Design queen Kelly Wearstler transforms a vintage cabin into a beach retreat and surf shack for family and friends.
Every time Los Angeles-based designer Kelly Wearstler touches something, it’s a hit. The world of interiors is her playground and her high-profile clients like Gwen Stefani, Cameron Diaz, and Ben Stiller know it. Dubbed the “presiding grand dame of West Coast interior design” by The New Yorker, she recently launched a paint collection for Farrow & Ball and a new furniture and lighting series called Transcendence.
Meanwhile, the anticipated Downtown LA Proper hotel will open its doors this month, following in the footsteps of the San Francisco, Santa Monica, and Austin Proper hotels, which she has also designed with her refined, eclectic, and unconventional style admired by 1.6 million people on Instagram alone.
Another example of Wearstler’s multifaceted talent is an architectural gem from the 1950s that she discovered thanks to a friend. Unoccupied for years, its potential was immediately evident to the designer, who asked the owner if she could rent it for a few months while it was on the market. The property became a refuge for Wearstler and her family during the pandemic. Ideally located on a remote beach in Malibu, the house was the perfect place for the designer, her husband, and their two sons to enjoy their common passion for surfing every afternoon, giving them the feeling of being on holiday while staying conveniently close to Wearstler’s studio in West Hollywood.
“We felt so far away from our normal life, despite being fairly close physically,” Wearstler says. “The time I spent here was relaxed and peaceful, and very family-oriented. My perfect day at home was waking up and getting in my workout – either a virtual one with my trainer or going for a run – and then taking a cold ocean dip, surfing with my boys, relaxing together in the family room before cooking a big family dinner, eating alfresco in the evening, and then going down to the beach to watch the sunset.”
To feel at ease inside, Wearstler replaced an old shag-rug carpet with seagrass and then furnished all the interior spaces. The starting point was the architectural shell – reminiscent of architect Rudolph Schindler’s modernist style – earthy tones and rustic touches. Japanese influences are also reflected through the dark wood and meditative garden, among other elements. Vintage and contemporary pieces, such as the lantern by Isamu Noguchi, the Soriana sofa by Afra and Tobia Scarpa, the console by Base 10, Pulkka lounge chairs by Ilmari Lappalainen for Asko, green marble table by Mario Bellini, some furniture by Kelly Wearstler, and products from Gardeshop and Pat McGann Gallery gave new life to the house.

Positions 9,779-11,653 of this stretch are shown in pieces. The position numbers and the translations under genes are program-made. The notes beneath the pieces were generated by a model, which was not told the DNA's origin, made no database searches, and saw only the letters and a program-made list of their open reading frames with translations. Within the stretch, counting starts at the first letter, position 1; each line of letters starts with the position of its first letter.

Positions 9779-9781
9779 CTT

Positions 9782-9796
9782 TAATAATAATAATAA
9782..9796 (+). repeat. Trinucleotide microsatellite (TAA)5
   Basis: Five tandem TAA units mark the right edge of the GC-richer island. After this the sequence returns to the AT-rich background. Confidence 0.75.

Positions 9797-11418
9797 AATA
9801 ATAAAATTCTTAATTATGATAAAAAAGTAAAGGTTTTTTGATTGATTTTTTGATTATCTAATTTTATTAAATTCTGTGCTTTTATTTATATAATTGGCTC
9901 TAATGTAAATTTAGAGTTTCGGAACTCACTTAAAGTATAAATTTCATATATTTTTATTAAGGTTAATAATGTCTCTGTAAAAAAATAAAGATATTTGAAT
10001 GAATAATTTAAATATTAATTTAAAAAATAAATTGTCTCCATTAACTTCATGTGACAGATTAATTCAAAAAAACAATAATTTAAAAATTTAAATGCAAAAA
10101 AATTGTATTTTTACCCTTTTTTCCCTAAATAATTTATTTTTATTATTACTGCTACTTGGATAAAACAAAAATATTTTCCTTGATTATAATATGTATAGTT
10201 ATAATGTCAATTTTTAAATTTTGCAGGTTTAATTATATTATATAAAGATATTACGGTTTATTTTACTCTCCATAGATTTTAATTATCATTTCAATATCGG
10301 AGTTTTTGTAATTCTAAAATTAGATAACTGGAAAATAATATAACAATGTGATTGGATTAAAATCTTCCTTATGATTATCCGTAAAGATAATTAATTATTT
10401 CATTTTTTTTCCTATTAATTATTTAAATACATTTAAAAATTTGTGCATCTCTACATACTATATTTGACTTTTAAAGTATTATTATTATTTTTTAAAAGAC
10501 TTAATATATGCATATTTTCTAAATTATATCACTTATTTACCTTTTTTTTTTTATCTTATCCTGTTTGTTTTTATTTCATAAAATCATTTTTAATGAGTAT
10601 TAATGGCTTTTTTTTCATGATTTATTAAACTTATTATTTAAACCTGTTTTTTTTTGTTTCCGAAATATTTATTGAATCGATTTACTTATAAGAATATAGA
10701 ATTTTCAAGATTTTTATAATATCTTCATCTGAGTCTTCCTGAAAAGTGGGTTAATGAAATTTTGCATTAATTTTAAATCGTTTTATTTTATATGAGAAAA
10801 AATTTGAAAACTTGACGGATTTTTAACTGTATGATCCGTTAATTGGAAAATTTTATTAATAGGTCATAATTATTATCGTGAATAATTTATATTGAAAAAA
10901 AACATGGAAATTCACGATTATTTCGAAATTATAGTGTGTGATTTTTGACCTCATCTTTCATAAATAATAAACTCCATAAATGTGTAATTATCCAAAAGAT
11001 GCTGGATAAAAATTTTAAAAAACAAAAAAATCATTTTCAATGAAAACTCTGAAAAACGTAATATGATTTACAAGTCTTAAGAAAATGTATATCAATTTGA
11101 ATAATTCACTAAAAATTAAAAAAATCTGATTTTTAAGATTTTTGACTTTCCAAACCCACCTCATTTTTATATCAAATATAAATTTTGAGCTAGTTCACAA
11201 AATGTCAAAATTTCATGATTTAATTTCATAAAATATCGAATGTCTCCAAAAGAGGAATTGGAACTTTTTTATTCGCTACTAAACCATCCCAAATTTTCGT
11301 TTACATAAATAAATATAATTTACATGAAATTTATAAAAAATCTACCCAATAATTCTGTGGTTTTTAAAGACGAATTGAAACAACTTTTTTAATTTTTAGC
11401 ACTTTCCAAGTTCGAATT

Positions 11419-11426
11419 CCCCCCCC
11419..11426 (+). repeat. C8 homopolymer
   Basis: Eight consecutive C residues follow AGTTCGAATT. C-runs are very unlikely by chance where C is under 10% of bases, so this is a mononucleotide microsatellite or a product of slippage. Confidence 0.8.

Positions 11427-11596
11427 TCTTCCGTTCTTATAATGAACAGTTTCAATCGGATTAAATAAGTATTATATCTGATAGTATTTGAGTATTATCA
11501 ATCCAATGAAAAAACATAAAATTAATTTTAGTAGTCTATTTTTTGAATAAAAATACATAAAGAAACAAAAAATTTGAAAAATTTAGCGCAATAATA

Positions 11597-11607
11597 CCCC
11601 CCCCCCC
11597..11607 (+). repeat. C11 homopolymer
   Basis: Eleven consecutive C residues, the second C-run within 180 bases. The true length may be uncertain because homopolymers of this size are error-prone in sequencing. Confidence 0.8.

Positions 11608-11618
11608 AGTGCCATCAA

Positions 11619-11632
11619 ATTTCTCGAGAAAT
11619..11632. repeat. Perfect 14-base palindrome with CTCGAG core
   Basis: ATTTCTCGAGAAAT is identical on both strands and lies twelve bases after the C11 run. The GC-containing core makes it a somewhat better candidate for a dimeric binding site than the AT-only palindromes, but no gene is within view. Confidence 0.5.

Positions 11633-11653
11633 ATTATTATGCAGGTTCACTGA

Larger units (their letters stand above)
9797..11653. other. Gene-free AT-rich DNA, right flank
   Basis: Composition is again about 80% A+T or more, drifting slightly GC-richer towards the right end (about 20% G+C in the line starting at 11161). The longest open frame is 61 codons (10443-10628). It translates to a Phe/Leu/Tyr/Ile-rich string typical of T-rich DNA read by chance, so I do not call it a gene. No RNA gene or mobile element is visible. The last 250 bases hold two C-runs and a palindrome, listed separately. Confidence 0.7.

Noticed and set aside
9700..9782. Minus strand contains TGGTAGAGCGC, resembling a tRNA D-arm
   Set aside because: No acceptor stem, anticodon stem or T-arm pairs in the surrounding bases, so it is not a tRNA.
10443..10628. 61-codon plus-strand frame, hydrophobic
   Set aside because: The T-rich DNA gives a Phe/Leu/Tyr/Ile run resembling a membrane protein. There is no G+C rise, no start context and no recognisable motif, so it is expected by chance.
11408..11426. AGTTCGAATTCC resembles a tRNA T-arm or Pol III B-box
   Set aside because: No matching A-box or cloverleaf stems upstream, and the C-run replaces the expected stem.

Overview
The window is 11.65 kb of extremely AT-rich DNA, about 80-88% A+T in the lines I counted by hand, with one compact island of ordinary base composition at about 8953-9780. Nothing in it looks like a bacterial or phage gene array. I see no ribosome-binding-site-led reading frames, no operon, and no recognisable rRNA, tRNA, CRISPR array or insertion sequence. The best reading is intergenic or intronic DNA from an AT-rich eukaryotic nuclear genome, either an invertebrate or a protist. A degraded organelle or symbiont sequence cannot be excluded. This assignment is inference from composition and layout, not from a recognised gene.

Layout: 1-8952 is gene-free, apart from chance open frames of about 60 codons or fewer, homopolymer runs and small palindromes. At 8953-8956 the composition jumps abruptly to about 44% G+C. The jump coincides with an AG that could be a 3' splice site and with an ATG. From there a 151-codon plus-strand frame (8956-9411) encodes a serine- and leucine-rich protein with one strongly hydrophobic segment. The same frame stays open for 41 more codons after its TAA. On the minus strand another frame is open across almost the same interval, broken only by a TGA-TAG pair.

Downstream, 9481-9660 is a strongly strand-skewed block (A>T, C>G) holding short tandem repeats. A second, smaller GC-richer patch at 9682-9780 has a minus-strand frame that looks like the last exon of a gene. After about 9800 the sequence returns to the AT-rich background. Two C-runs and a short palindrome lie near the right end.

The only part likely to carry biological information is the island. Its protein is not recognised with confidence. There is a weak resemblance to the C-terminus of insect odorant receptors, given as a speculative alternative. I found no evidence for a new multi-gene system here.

“I brought in a lot of items from my warehouse in Downtown Los Angeles where I store a collection of designs I have purchased over the years for exactly this kind of project,” explains Wearstler, who also introduced artworks by Jean Alexander Frater, Chuck Moffit, and Aschberg Magnuson. “One of my favorite pieces is the 1950s Control lamp by American designer Mitchell Bobrick.”
The handmade and raw are present in every corner of this 395 sqm, four-bedroom house where there is a feeling of escape. During quarantine, Wearstler started to enjoy cooking, especially in the galley-style kitchen with garden views that also opens up to the lounge, offering the ability to be involved with family and friends while preparing food. The designer focused on the continuity between interior and exterior throughout. For example, she transformed the dining room into a plant-filled solarium; created an outdoor area on the big back terrace; and worked with Inner Gardens to use more vegetation.
“This house is so authentic, a real diamond in the rough that just needed a little love,” says Wearstler, who loves to preserve history with a forward-thinking approach; something that she honors through her unique way of combining different styles and eras. “This property is a mix of old soul and new spirit, like me. I love fashion and it’s always a great inspiration. I dress like I design; my aesthetic has always been about mixology – the juxtaposition of contemporary and classic, masculine and feminine.” Impressed by the result of this transformation, the owner soon after sold the house to a tech entrepreneur who loves to surf. “There had been a lot of concern that it would be torn down, but the new owner apparently loves the original mid-century soul as much as me and plans to restore it to its full beauty,” says Wearstler.
For the designer and her loved ones, this place represented a unique moment in their lives with wonderful memories – a creative and soft parenthesis, when it was as if time had stood still. Back to her permanent Los Angeles home and already busy with what’s next, Wearstler continues celebrating the vibrant energy of Southern California. “Part of my creative process is drawing on local surroundings and environment,” she says. “Exploring the Middle East in this way would be exciting.” Here’s to the day Wearstler expresses her style and vision in this part of the world.
Originally published in the July/August 2021 issue of Vogue Arabia